Cuts not substantive
Allow me to shed a different light on this upcoming sequestration nonsense [“Threat of $85 billion in cuts is about to become a reality,” News, Feb. 24]. Let’s put it in perspective. The politicians are coming unglued because we might have to cut $85 billion out of a federal budget of $3.803 trillion. That’s a 2.4 percent cut, but not a real cut, just a reduction in the rate of increase.
We are actually still spending more in 2013 than we did in 2012. This is a joke. These politicians are insulting our intelligence as human beings. Our government is spending $1 trillion we don’t have, every year, and we are fighting over a rounding error ($85 billion). The problem is nobody wants to make the cuts necessary and become the bad guy which might hurt their chances at getting re-elected.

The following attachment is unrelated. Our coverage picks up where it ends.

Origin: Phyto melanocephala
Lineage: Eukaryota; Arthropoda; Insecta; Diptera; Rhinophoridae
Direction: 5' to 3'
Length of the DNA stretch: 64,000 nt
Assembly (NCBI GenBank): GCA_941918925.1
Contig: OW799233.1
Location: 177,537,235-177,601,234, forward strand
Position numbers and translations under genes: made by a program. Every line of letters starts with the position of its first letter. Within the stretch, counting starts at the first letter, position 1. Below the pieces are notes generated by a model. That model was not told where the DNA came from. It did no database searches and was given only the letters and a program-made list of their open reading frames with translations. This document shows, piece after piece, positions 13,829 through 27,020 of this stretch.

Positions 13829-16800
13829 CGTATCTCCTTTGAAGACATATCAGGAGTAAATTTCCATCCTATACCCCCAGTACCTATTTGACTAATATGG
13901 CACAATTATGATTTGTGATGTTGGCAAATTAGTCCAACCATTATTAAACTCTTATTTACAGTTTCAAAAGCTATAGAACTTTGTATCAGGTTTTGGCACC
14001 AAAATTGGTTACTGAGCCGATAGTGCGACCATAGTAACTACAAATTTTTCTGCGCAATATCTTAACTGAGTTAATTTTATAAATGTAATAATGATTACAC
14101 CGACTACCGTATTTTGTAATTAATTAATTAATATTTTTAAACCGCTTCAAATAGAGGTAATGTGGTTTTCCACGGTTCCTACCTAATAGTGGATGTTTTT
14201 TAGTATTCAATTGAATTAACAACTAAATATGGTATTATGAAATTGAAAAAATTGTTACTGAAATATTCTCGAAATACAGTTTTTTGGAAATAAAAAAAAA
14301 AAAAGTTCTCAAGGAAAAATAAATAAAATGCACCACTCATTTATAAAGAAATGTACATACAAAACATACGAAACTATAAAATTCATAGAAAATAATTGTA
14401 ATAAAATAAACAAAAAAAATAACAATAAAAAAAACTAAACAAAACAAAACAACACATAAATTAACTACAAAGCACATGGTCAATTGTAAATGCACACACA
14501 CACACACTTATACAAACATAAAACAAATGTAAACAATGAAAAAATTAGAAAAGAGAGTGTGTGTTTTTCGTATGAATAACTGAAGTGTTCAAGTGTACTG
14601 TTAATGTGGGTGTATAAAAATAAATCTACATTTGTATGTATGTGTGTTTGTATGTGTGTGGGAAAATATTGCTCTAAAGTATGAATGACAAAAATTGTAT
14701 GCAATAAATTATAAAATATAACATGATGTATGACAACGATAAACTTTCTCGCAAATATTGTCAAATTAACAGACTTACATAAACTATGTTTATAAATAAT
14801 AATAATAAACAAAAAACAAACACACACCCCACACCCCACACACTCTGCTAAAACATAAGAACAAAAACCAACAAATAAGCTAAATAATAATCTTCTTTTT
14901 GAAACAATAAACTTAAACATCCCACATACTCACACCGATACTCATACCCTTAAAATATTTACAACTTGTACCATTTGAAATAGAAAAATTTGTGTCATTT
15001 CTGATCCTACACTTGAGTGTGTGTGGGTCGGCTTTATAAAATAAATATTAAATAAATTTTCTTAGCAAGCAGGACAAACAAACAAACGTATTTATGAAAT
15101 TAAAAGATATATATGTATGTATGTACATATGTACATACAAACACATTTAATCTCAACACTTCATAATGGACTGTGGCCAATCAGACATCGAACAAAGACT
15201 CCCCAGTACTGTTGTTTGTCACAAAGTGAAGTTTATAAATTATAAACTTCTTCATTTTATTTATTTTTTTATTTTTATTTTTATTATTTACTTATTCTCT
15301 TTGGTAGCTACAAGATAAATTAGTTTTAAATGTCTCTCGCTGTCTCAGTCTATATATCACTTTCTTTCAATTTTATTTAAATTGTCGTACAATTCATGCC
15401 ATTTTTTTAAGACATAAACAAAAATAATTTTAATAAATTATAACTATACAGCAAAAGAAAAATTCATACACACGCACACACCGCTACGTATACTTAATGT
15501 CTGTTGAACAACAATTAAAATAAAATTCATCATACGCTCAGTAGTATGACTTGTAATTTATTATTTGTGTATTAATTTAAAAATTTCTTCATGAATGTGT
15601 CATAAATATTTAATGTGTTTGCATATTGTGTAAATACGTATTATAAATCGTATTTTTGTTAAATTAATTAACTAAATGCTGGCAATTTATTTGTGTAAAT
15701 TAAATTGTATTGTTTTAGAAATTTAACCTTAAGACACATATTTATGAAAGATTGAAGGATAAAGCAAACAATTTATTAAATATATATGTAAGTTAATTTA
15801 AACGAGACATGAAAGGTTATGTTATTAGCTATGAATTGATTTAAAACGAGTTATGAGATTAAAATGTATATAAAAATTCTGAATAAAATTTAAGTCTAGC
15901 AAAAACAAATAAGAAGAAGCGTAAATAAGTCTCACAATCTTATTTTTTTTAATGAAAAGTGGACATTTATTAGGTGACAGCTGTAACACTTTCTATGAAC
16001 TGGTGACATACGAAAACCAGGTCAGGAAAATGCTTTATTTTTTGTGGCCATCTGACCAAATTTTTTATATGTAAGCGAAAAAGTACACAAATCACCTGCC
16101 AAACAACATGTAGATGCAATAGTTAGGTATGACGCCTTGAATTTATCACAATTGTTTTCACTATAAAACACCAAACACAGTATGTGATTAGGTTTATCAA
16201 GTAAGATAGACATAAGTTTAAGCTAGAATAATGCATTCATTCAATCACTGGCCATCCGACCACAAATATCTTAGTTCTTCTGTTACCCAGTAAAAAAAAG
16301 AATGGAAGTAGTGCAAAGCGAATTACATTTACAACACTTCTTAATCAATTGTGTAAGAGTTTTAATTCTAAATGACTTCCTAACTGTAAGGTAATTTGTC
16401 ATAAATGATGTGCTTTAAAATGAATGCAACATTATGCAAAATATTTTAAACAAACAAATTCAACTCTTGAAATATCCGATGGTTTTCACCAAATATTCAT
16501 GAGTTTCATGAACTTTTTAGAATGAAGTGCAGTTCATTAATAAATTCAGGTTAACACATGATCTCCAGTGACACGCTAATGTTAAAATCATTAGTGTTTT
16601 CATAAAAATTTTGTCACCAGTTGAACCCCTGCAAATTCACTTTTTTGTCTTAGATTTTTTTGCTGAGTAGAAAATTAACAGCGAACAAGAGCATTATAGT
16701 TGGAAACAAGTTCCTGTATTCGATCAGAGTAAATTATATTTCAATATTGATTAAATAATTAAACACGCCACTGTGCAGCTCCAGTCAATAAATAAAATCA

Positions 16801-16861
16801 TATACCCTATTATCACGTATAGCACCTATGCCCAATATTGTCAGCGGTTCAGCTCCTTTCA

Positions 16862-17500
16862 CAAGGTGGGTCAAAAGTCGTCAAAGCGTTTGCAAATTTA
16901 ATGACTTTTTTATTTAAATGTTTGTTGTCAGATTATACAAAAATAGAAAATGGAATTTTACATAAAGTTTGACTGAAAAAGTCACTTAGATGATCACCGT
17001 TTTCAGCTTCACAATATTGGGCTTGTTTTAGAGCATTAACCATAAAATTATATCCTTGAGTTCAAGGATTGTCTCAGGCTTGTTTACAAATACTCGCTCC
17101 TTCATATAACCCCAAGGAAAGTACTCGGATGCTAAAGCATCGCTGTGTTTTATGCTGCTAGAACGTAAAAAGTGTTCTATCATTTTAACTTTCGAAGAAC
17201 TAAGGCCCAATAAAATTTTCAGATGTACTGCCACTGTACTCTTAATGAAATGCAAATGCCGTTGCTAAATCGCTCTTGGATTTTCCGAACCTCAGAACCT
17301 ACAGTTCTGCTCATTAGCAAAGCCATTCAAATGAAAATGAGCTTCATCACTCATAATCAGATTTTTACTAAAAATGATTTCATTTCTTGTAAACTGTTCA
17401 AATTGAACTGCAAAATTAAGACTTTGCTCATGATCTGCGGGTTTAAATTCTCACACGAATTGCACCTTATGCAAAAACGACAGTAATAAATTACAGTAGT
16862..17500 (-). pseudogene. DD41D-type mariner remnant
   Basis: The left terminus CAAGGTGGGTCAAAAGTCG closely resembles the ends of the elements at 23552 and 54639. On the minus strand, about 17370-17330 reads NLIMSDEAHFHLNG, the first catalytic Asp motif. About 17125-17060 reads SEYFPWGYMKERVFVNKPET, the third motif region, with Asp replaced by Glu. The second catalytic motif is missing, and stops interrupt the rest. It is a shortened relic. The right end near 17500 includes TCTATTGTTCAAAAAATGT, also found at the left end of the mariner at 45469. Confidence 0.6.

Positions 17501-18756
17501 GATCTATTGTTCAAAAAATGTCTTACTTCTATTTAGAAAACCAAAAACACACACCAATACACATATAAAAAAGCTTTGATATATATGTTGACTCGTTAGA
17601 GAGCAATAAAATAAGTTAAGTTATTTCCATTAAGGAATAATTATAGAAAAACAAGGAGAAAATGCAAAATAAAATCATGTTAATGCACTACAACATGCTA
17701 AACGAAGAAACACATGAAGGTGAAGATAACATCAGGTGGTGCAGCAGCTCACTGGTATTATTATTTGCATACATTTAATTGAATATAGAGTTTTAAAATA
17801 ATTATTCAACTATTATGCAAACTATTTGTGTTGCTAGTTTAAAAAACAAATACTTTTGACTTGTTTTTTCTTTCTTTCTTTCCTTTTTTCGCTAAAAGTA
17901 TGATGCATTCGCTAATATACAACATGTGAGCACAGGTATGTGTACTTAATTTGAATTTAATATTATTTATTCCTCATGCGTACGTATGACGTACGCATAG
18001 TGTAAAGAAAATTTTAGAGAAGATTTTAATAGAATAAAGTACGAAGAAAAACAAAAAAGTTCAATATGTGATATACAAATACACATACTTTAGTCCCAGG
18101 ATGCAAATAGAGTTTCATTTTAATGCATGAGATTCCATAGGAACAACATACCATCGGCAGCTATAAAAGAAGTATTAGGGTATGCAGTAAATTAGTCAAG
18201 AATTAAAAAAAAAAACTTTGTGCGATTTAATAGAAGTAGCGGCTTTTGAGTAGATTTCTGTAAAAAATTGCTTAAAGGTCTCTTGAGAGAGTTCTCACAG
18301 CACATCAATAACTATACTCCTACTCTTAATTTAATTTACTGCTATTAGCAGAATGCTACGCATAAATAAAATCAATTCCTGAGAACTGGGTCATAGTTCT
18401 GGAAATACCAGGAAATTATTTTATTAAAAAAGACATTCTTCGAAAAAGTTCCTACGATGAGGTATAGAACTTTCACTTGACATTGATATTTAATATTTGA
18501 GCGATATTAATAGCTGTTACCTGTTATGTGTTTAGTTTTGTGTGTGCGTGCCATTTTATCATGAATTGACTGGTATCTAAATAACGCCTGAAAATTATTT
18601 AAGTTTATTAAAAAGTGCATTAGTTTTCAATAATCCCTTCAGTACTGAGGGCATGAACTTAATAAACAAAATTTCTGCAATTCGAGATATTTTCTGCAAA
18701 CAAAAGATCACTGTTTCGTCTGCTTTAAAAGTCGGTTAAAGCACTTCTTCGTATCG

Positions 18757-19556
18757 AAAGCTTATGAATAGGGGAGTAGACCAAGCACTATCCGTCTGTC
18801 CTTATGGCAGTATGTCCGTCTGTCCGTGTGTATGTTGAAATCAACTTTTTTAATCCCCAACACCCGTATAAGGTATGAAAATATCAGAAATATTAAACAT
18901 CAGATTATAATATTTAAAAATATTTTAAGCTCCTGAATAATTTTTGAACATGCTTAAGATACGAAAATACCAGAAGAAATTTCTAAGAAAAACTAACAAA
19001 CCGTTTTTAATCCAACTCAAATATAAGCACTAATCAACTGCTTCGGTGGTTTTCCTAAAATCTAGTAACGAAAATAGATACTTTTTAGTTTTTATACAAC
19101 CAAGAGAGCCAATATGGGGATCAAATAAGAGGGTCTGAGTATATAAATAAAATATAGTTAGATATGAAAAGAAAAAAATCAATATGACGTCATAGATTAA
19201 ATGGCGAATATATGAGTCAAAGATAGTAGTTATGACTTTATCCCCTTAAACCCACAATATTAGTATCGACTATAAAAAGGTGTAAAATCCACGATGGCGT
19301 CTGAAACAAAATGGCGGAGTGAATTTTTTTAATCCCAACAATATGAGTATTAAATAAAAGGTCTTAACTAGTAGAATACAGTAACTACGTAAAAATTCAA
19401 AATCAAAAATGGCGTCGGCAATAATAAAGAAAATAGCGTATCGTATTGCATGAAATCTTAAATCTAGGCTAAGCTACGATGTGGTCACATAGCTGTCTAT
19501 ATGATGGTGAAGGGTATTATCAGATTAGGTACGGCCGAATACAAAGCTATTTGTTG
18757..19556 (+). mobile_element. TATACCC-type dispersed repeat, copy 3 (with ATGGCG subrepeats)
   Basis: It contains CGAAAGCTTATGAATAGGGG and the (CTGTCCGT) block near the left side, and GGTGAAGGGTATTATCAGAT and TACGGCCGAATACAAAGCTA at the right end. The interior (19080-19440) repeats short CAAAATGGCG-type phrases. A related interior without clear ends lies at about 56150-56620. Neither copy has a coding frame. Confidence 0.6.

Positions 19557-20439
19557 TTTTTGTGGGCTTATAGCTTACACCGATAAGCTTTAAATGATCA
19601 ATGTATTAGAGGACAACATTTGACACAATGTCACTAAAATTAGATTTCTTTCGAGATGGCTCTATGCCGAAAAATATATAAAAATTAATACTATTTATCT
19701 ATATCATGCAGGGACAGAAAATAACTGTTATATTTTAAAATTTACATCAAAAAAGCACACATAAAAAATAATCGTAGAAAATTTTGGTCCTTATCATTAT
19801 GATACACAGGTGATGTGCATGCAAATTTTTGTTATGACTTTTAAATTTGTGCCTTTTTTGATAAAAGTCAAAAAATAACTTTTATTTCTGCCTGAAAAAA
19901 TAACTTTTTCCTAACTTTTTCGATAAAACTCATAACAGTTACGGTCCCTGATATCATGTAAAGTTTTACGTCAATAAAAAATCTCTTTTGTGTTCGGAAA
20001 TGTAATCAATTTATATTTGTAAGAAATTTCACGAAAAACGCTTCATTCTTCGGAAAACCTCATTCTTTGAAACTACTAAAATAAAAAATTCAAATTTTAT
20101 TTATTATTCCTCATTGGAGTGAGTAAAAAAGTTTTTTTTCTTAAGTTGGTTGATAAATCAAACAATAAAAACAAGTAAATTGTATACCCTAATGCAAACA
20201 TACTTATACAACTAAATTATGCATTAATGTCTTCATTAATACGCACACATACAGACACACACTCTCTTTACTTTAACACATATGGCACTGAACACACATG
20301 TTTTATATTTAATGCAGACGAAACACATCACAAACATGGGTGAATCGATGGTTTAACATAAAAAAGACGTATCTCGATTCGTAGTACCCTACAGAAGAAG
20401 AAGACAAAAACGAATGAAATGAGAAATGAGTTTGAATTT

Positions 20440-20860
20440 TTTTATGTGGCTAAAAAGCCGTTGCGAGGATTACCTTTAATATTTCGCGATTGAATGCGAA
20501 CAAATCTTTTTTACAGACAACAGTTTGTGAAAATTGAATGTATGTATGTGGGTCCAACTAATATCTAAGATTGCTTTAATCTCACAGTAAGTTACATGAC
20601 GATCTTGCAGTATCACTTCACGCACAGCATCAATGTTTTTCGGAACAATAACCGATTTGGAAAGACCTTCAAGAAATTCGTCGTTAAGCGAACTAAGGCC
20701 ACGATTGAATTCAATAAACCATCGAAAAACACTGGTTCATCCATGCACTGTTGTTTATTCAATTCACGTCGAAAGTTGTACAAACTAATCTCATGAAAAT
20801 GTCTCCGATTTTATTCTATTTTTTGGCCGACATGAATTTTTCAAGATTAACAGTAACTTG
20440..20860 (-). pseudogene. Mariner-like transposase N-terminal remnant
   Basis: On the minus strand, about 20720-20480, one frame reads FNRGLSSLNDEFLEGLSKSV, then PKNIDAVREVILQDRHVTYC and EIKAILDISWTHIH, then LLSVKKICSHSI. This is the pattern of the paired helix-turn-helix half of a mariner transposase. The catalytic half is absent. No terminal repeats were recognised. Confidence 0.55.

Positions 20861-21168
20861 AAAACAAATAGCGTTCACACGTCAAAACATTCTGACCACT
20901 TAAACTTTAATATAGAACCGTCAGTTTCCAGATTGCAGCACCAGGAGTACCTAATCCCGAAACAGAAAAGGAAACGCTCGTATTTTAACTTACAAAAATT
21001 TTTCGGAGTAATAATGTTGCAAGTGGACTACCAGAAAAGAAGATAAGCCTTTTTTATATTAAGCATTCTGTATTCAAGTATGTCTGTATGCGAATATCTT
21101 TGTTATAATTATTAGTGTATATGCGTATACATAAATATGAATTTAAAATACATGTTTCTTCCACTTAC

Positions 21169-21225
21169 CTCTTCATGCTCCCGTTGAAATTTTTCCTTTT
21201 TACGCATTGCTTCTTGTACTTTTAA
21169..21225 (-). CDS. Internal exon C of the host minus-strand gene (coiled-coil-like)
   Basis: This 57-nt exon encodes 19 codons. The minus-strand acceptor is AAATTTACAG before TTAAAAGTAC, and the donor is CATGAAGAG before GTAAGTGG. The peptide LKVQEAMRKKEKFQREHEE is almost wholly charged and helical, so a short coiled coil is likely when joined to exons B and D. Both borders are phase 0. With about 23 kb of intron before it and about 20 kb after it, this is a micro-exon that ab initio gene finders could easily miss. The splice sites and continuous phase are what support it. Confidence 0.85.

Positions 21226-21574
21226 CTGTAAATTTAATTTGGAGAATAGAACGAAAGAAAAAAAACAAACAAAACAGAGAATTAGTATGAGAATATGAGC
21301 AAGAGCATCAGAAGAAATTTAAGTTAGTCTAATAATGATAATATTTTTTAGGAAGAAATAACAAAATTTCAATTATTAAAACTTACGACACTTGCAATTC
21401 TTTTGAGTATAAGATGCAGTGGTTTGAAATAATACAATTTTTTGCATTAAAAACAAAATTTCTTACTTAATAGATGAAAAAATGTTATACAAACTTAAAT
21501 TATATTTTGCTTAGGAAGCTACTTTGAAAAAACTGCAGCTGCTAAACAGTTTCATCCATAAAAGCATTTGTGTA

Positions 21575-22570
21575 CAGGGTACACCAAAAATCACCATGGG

Yes, major cuts will hurt the economy, just as it is painful for a drug addict to go through withdrawals. Like the drug addict, our economy has been artificially stimulated for some time now by ridiculously low interest rates, three rounds of quantitative easing, money printing, a trillion-dollar stimulus package and huge bailouts. What we got was a phony recovery that will tragically end in a much deeper recession than the one in 2008.
–Casey O’Connor, Seattle
Foreign aid should be subject to cuts
While I hope that the “sequester” doesn’t happen, I’m extremely disappointed that I’ve seen no mention of whether or not foreign aid is subject to the cuts.
Why do you think the president is focusing on spending cuts that relate to diminishing first responders and air-traffic regulators? I am appalled if foreign aid is not subject to the cuts. After all, money is being borrowed on the current and future taxpayer’s backs to give to other countries.
Why does the United States have to give money away to foreign countries and our services for first responders and air traffic are degraded? Before 1 cent is cut from support of first responders and air-traffic regulators our dues to the United Nations should unilaterally be cut by half, and all foreign aid stopped.
–Mark Flanery, Auburn